As the 2019 season draws closer, the New Zealand apple and pear industry is preparing for a modest year-on-year increase in crop volume.
Peak body New Zealand Apples & Pears has predicted a gross crop of 604,500 tonnes, 2.5 per cent up on last year, although average fruit sizing is expected to be smaller.
Growing conditions have been mostly favourable to date, with the season running around a week later than last year in Hawke’s Bay, while timing in Nelson is on par with 2018.
“Notwithstanding some hail in Central Otago, growing conditions across the rest of New Zealand this season have been very good,” said New Zealand Apples & Pears chief executive, Alan Pollard.
“Adequate rainfall means that all regions have good quantities of irrigation water, and sunlight and warmth are at some of the best levels that we have seen.”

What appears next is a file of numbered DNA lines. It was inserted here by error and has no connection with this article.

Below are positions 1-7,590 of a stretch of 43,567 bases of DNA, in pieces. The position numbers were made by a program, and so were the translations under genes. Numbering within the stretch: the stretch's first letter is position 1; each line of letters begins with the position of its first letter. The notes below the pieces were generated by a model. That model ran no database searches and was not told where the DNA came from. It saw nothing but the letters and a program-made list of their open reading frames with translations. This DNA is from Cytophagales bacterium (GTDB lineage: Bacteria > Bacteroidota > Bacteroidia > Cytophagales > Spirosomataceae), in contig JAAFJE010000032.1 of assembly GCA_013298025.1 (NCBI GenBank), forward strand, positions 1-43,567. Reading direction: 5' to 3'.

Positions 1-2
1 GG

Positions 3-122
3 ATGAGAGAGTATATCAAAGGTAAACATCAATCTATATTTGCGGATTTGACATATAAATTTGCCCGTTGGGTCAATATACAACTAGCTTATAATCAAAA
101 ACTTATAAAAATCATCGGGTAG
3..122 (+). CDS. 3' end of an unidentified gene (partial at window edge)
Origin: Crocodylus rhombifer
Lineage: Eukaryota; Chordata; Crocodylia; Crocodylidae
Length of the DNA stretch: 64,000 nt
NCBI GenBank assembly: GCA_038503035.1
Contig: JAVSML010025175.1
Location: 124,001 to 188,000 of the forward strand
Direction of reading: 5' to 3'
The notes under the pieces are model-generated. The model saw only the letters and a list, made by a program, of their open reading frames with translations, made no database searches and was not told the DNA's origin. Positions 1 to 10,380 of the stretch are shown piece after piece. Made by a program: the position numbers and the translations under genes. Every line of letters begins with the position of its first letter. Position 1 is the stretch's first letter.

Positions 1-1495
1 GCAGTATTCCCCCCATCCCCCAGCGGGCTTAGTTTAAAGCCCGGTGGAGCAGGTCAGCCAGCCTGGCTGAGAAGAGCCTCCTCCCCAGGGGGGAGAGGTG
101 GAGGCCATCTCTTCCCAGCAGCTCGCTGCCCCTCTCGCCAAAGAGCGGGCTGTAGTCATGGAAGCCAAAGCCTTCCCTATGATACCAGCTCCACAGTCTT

A key to the success of the New Zealand apple and pear industry over recent times has been the diversification of its varietal profile. The move is largely aimed at catering to the preferences of consumers in Asian markets, where exporters are increasingly turning their attention.
“The broad portfolio of varieties that we offer has changed dramatically since the mid-2000’s, when Royal Gala and Braeburn accounted for almost 80% of New Zealand exports,” Pollard explained.
“Today, Royal Gala remains our largest export variety accounting for around 30 per cent of total exports. But varieties such as Braeburn continue to decline, with that particular variety’s planted area down 7 per cent over 2018 and expected export volumes down 8 per cent for 2019.”
Grafting to new varieties isn’t the only way the industry is driving production growth. The area planted in apples and pears continues to increase at about 3 per cent to 4 per cent per annum, and is now at 10,189ha.